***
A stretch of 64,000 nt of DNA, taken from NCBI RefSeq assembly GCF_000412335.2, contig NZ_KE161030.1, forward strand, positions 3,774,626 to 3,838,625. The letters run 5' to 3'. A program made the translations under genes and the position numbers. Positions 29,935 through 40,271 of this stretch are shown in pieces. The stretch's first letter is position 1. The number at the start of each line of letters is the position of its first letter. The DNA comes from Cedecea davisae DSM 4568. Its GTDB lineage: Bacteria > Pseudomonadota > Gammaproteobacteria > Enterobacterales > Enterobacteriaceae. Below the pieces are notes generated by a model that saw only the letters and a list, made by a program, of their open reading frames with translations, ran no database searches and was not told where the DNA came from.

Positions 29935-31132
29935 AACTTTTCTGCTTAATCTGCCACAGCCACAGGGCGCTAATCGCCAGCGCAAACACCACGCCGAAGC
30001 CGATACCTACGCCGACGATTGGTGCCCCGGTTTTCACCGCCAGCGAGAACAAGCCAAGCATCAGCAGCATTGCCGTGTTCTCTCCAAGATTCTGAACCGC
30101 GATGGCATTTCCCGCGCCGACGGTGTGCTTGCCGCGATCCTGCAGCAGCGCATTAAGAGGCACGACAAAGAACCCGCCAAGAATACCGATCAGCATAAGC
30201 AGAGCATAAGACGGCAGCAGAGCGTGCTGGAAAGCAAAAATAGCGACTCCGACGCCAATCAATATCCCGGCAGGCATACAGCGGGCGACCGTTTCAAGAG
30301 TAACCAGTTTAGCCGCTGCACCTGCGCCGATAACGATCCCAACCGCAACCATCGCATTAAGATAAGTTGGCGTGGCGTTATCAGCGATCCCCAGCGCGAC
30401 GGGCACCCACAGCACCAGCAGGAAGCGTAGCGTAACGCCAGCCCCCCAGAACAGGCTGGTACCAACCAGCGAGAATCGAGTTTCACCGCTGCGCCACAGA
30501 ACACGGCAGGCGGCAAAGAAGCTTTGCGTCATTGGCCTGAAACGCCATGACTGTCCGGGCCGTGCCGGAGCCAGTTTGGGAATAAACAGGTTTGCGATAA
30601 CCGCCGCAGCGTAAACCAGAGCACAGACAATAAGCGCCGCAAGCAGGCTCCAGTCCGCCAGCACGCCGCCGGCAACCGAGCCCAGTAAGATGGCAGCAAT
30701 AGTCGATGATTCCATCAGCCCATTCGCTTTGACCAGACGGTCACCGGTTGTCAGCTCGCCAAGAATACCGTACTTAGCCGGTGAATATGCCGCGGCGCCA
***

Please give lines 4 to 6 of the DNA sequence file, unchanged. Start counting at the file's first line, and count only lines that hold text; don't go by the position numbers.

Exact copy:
30001 CGATACCTACGCCGACGATTGGTGCCCCGGTTTTCACCGCCAGCGAGAACAAGCCAAGCATCAGCAGCATTGCCGTGTTCTCTCCAAGATTCTGAACCGC
30101 GATGGCATTTCCCGCGCCGACGGTGTGCTTGCCGCGATCCTGCAGCAGCGCATTAAGAGGCACGACAAAGAACCCGCCAAGAATACCGATCAGCATAAGC
30201 AGAGCATAAGACGGCAGCAGAGCGTGCTGGAAAGCAAAAATAGCGACTCCGACGCCAATCAATATCCCGGCAGGCATACAGCGGGCGACCGTTTCAAGAG